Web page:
Uli Chi: An Interview with a Wise Leader, Part 2

By Chelsea Logan

May 10, 2024


One of the primary goals of the De Pree Center is to nurture a redemptive imagination in leaders. We want to help leaders see the world as filled with opportunities to live and lead in a distinctly Christian and gospel-focused way. Our hope is that leaders will see just how their spheres of influence, big or small, are avenues to let their redemptive imaginations run wild.

Uli Chi is a prime example of a leader who leads redemptively. Throughout his career, Uli has set his eyes on the goal of creating and promoting technology that enhances human capacity and creativity—and not for financial gain or recognition, but for the sake of participating in the kind of redemption the biblical story invites us into.

In Part 2 of my interview, Uli explores why it’s important to think about technology through a gospel-lens, how he became an entrepreneur, and why having thoughtful, yet different-minded people around him offers clarity in seasons of discernment.

How have you seen God present in your career path?

When I was in grad school, my wife became pregnant with our first child. At the time, she was the primary breadwinner in the family, so I had to quickly find a job. I interviewed with several companies and was offered a great opportunity with the defense contractor Honeywell Marine Systems. In many ways, it seemed like a great fit for my newly minted graduate computer science credentials. But at the last minute, I got a call from the R&D division of the forest product giant, the Weyerhaeuser Company. It would have been easy to dismiss Weyerhaeuser as the wrong choice for a promising high-tech career. After all, what did growing trees and manufacturing lumber and plywood have to do with creating leading-edge software technology?

But in the wisdom of God, beginning my career at Weyerhaeuser turned out to be the providentially perfect choice. Unknown to me when I started in the late 1970s, Weyerhaeuser was in the middle of a remarkable research program that resulted in incredibly innovative work. My first assignment was to build an industrial video game for loggers using flight simulator technology—something unheard of at the time. I didn’t know it then, but I had stumbled into one of the most creative and coolest jobs ever!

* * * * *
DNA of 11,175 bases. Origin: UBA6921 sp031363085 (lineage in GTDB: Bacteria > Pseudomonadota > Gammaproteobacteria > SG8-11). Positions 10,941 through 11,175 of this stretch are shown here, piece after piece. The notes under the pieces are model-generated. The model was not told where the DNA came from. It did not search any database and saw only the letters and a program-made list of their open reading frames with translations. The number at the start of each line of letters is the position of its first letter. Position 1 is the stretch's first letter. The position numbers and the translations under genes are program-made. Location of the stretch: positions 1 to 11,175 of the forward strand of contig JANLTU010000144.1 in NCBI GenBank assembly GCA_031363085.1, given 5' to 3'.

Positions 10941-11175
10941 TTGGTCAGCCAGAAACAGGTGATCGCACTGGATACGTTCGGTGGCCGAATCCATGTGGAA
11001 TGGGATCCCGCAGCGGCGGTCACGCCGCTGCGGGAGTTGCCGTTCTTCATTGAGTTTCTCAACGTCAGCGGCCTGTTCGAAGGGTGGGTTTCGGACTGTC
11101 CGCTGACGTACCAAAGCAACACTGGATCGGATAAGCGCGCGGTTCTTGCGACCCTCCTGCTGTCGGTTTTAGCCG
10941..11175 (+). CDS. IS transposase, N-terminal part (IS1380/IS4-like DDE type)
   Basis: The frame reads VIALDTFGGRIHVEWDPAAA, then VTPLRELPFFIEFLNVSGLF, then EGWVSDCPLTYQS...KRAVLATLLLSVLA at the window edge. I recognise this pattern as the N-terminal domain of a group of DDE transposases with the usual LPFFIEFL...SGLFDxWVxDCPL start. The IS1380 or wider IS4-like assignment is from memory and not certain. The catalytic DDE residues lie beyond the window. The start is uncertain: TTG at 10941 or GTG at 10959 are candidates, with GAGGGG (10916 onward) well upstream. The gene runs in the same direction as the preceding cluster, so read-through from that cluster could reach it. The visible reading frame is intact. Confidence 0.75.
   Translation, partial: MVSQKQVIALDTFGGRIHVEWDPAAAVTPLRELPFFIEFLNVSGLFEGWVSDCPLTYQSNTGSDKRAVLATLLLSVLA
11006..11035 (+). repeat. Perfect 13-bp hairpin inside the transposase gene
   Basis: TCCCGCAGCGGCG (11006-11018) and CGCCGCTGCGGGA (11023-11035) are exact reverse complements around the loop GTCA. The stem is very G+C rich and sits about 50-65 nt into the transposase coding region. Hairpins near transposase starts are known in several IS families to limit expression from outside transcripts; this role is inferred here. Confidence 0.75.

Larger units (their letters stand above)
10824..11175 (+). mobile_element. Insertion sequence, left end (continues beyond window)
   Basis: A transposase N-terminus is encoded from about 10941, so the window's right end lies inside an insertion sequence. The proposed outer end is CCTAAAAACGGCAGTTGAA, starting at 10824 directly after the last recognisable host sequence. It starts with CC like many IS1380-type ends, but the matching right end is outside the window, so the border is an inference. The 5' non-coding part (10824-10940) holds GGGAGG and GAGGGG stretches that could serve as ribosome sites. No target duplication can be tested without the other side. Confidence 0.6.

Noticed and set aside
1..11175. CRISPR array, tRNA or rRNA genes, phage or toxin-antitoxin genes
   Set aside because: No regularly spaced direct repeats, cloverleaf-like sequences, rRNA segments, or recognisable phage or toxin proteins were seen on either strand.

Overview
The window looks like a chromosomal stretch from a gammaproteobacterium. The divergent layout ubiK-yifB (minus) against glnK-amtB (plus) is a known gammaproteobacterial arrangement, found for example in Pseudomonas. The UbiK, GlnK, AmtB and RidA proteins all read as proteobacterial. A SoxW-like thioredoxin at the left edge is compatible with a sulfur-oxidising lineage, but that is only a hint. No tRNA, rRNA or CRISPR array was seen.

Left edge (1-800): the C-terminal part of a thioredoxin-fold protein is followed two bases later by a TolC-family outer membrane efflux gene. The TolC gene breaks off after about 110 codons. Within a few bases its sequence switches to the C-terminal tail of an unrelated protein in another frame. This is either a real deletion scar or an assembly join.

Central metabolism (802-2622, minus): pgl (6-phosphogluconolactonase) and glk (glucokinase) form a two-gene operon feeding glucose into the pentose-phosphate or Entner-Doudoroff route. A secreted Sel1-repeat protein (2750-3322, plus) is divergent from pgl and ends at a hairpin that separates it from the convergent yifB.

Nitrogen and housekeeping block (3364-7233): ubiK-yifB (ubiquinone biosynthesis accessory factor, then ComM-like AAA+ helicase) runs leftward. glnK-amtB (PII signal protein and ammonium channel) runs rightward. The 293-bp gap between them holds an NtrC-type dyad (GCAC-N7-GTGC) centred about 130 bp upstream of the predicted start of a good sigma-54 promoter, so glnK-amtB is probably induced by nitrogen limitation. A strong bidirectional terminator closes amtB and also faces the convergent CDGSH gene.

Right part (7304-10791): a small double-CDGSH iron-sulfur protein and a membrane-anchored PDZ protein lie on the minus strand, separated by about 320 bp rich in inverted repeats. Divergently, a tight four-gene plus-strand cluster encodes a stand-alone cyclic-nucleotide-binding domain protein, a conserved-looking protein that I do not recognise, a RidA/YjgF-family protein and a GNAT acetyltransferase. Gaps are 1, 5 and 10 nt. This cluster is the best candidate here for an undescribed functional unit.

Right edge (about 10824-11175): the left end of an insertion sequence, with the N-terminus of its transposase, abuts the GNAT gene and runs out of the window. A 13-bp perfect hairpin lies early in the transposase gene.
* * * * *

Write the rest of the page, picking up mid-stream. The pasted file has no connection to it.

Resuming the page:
The people and the culture of the organization were also remarkable. I had the chance to work with world-class scientists and engineers in their respective fields. And the organizational culture prized imagination and creativity put to practical use. The larger Weyerhaeuser culture—again unknown to me then—had deep roots in the Christian tradition. Their stewardship of the land was exemplary. A great example of their leadership was pioneering the practice of reforestation of commercial timberlands. And their corporate culture valued open communication between management and staff. They pioneered the corporate use of open office spaces rather than having private executive offices.

At a more personal level, God shaped my particular career trajectory through my time at Weyerhaeuser. For one, Weyerhaeuser funded my PhD studies in computer science and gave me a paid sabbatical to finish my dissertation. By then, we had two young toddlers, and completing a doctorate would have been impossible without either the time off or the financial resources. For another, I met my future business partner at Weyerhaeuser. He was my first boss, and we became fast friends and collaborators in designing the most technically innovative projects of my career. Finally, through Weyerhaeuser, I was introduced to Max De Pree’s company, Herman Miller. And Max De Pree’s company was instrumental in launching us into the commercial success we experienced as a new software company.